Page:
Archetype of the Actress

actressThis is the third in a series of blogs inspired by artwork titled The 12 Faces of Humanity by Tammo de Jongh (below). The first blog in the series can be found here.

Jongh describes this portrait (left) as an, “Egyptian girl with long pearl earrings and many pearl necklaces around her neck… she has tears in her eyes.” We aren’t told why she’s crying. Perhaps it’s because she feels trapped in a life she doesn’t desire yet cannot escape and must therefore pretend to be someone she’s not.

This interpretation fits the actress archetype: to a varying degree it’s a classic example of Actress (or actor) behavior. It’s also quite normal. At one time or another we all pretend to be more or less than we really are. We don a mask or persona in order to fit in. This archetype in Jungian terms is known as the Conformist – an actress conforms to her role just as an individual conforms to societal expectations.

“Woe to him who seeks to please rather than to appall.” ~ Herman Melville, Moby Dick

Jung often sought spiritual guidance by talking to an archetype. His favorite archetype was the Anima – his “female side.” The anima represents those feminine psychological qualities men possess. Its personal unconscious counterpart is the Animus, which represents those masculine psychological qualities women posses.

In the Collective Unconscious, these two archetypes express the ideal experience of men and women living together; at times appealing, at times appalling. In the modern world, however, men are discouraged from experiencing their female side just as women are discouraged from living their male side. In patriarchal cultures and religions, this obviously leads to a devaluation of feminine qualities, which is referred to metaphorically as the Exile of the Divine Feminine. It’s not without a pathology: society becomes forced to live insincerely behind the many masks of mindless conformity.

There are two archetypes in Chrysalis Tarot worth discussing this issue with. The first is Bella Rosa. Her card is titled the Devil in traditional tarot. A brief word about this fear mongering cartoon character. While he may be a legitimate Collective Unconscious archetype, he is not an existential reality. There is no cosmic bogeyman. You certainly can choose to empower him if you like. Credulous millions do. In Chrysalis cosmology, we simply ignore him. Chrysalis puts forward archetypes worthy of resonance (invisible energy) while bearing in mind that one of the most powerful obstacles to personal transformation is fear.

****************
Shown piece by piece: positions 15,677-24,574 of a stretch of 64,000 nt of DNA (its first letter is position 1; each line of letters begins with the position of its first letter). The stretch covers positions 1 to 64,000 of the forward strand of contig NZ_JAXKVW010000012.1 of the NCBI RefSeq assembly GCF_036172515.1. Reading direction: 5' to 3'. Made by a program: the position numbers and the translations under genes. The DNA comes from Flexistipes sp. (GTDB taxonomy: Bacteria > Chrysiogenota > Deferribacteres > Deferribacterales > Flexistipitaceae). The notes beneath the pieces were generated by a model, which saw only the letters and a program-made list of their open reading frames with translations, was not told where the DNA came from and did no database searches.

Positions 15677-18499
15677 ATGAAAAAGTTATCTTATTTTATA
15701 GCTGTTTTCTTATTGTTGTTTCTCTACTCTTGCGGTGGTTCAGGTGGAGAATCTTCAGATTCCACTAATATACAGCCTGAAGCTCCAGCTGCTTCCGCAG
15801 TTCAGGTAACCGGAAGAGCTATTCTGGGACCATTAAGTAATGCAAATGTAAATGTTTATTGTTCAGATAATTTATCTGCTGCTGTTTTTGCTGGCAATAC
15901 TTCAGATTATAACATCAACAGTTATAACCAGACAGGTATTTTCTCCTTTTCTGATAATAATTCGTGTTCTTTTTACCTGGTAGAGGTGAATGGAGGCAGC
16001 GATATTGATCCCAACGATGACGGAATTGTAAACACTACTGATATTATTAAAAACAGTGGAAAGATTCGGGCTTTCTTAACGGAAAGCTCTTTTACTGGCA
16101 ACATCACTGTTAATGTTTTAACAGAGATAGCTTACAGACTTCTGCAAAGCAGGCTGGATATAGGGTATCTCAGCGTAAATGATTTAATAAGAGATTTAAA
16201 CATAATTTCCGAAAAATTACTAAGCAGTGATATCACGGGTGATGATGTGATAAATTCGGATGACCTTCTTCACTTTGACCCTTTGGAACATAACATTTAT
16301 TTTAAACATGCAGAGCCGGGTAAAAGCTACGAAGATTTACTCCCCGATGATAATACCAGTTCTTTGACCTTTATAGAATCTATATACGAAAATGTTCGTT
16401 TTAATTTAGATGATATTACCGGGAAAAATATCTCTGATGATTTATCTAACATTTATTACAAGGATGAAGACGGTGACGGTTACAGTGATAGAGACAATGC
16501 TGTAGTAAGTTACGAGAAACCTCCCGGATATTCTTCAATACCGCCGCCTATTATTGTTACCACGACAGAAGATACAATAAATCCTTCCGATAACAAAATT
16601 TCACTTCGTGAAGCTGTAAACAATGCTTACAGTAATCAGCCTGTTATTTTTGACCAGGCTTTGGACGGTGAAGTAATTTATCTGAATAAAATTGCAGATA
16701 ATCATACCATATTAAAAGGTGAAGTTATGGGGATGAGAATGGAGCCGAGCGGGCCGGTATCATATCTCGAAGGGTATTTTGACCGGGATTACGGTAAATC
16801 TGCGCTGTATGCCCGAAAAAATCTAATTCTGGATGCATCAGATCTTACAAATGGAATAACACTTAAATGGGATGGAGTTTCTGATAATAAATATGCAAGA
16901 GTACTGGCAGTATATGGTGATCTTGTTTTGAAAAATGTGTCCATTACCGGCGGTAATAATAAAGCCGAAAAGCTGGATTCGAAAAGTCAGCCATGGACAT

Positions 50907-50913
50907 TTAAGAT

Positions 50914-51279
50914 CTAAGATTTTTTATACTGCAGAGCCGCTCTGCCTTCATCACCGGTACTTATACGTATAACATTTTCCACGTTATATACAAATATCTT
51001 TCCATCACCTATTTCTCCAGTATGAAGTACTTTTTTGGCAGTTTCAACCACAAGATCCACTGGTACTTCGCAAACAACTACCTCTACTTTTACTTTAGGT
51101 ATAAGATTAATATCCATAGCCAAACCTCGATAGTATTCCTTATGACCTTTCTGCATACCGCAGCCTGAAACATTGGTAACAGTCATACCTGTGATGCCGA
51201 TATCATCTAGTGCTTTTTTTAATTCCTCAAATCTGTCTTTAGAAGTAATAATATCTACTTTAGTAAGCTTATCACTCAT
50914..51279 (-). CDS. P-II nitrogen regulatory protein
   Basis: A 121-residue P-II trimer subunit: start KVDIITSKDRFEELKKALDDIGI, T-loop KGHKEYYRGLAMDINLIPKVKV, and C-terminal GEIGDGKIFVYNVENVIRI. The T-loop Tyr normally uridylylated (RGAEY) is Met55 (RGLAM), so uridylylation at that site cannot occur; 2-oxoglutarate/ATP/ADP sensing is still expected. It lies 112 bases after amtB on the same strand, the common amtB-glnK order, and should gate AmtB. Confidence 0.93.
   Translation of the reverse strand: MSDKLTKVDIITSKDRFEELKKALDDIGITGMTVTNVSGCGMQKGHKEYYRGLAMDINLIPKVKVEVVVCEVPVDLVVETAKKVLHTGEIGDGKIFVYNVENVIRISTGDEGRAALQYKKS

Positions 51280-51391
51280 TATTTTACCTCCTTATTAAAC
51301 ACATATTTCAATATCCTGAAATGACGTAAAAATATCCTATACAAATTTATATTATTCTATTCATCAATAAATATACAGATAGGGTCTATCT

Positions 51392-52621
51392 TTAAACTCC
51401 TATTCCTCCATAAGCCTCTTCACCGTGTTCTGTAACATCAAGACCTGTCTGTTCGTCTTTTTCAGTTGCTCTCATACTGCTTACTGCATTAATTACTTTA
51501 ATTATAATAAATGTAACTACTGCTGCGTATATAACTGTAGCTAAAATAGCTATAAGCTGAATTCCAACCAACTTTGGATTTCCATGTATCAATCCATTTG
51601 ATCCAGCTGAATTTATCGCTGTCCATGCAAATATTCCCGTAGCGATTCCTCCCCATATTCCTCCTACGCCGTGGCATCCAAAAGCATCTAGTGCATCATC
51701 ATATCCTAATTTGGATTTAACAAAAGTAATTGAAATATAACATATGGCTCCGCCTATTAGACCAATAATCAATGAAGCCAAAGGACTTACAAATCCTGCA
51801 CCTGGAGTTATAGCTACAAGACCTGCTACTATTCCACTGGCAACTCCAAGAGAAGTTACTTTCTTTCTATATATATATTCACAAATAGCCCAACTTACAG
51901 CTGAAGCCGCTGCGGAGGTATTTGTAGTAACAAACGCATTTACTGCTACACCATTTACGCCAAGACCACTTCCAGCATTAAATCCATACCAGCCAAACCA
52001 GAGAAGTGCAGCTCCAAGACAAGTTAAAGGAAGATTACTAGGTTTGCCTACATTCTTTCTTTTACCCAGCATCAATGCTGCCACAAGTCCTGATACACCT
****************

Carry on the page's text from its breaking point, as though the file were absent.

devil10As an aside, among Collective Unconscious entities the devil is regarded as a Sociopathic Archetype and represents the darkest, most narcissistic aspects of unawakened humanity.

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Bella Rosa is worth talking to because she or he (the archetype is gender-neutral) can help you get in touch with your anima or animus and coax it into yin-yang balance. Bella can also help kick addictions and defeat self-loathing tendencies by unmasking the shadow side of the psyche, thereby elevating it to conscious awareness.

The other Chrysalis archetype worth chatting up as a spiritual exercise is Psyche. This archetype represents the fullest expression of the Divine Feminine who dwells within every man and woman.

observr3The subject of the next installment in this series is The Observer, “A scientist type person with round spectacles pushed up above his brow, mostly bald head with white hair at the sides; his left hand is held up to his chin, he looks thoughtful.” ~ Tammo de Jongh

In Chrysalis Tarot, the role of the Observer or Sage archetype is performed splendidly by the Celtic Owl. By the way, if you’re enjoying this series, please consider sharing it with your Facebook friends.

© Toney Brooks

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